Photo Credit: Robert Mount

SCIENTIC NAMELithobates grylio
 
STATUS: Locally common in Lower Coastal Plain and southernmost tier of counties of Dougherty Plain and Southern Pine Plains and Hills. Low Conservation Concern.
 
DESCRIPTON: The pig frog (Lithobates grylio.) is green or grey-green in color, with brown or black blotching on the dorsal surface. The belly is light in color and may have dark spots. There may also be a line or row of spots on the back legs. These frogs typically range in size from 3 to 6 inches in length. They have fully webbed feet, a sharply pointed nose, and a large ear tympanum. Male pig frogs have a tympanum that is much larger than the eye, while the females have a comparable sized eye and tympanum.They are easily mistaken for various other species of the genus Lithobates which they share geographic range with, including the bullfrog (Lithobates catesbeiana). Bullfrogs resemble adult pig frogs but webbing of hind toes does not extend to tip of longest toe as it does on pig frogs. The call of the pig frog is a low grunting sound, giving the frog its common name.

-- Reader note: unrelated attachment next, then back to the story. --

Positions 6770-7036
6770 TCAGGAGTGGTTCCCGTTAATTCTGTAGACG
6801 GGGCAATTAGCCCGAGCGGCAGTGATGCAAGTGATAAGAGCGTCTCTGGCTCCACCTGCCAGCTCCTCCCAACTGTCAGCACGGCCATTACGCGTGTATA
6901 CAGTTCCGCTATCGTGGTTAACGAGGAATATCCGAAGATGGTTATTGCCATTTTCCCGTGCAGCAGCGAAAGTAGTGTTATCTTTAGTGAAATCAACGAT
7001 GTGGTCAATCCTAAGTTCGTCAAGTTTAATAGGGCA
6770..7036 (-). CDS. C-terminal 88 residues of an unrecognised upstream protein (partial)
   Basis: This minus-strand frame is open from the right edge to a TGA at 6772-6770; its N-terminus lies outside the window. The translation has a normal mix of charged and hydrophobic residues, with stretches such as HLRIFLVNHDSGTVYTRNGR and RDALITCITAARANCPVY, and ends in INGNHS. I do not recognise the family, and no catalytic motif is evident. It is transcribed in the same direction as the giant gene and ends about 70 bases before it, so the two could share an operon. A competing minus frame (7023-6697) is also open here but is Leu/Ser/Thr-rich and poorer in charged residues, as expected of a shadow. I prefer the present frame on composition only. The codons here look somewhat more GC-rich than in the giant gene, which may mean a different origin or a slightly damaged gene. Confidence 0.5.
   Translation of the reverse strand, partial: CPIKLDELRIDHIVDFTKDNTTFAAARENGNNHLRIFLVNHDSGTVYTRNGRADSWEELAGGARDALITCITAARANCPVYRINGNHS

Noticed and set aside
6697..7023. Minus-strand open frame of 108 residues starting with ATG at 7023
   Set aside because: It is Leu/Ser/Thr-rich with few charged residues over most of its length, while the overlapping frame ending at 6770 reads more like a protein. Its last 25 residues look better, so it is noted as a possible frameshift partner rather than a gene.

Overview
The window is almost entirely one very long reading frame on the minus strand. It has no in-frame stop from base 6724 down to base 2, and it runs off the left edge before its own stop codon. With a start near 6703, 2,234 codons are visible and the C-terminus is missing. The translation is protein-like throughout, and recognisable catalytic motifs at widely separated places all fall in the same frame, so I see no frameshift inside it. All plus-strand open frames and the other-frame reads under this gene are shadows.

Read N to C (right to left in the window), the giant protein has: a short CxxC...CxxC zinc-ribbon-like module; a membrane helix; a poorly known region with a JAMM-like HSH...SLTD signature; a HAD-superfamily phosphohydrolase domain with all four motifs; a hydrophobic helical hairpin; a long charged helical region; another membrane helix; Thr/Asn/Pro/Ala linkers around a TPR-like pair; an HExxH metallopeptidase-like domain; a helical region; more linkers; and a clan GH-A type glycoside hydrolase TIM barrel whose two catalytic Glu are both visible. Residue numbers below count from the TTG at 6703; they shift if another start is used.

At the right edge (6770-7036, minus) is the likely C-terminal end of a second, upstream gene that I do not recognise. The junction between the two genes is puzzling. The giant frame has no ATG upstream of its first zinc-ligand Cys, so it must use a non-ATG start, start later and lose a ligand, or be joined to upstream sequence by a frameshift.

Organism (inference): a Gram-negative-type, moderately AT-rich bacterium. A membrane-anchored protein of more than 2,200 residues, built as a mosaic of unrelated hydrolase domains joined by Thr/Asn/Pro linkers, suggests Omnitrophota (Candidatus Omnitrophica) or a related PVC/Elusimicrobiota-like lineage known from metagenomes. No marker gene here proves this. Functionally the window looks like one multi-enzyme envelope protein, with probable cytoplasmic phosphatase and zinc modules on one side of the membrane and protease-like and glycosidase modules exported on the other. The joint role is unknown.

DISTRIBUTION: Pig frogs are found in the Coastal Plain of Alabama, Mississippi, Louisiana, Georgia, South Carolina and throughout Florida.
 
HABITAT: They inhabit permanent bodies of water wiht emergent vegetation such as ponds, lakes, marshes, cypress bay heads, wet prairies and river swamps throughout their range.   
 
FEEDING HABITS: The pig frog is an opportunistic feeder and will eat insects, worms, small amphibians, and reptiles.   
 
LIFE HISTORY AND ECOLOGY: The pig frog breeds from April through August. Fertilization is external. Eggs masses containing up to 10,000 eggs are laid in permanent water. The eggs hatch in several days. The tadpoles may take a year to transform into frogs.
 
REFERENCES:
 
Myers, P., R. Espinosa, C. S. Parr, T. Jones, G. S. Hammond, and T. A. Dewey. 2012. The Animal Diversity Web (online). http://animaldiversity.org
 
Mount, R.. 1975. The Reptiles & Amphibians of Alabama. Auburn Printing Co., Auburn, AL.
 
AUTHOR: Chris Nix, Wildlife Biologist, Alabama Division of Wildlife and Freshwater Fisheries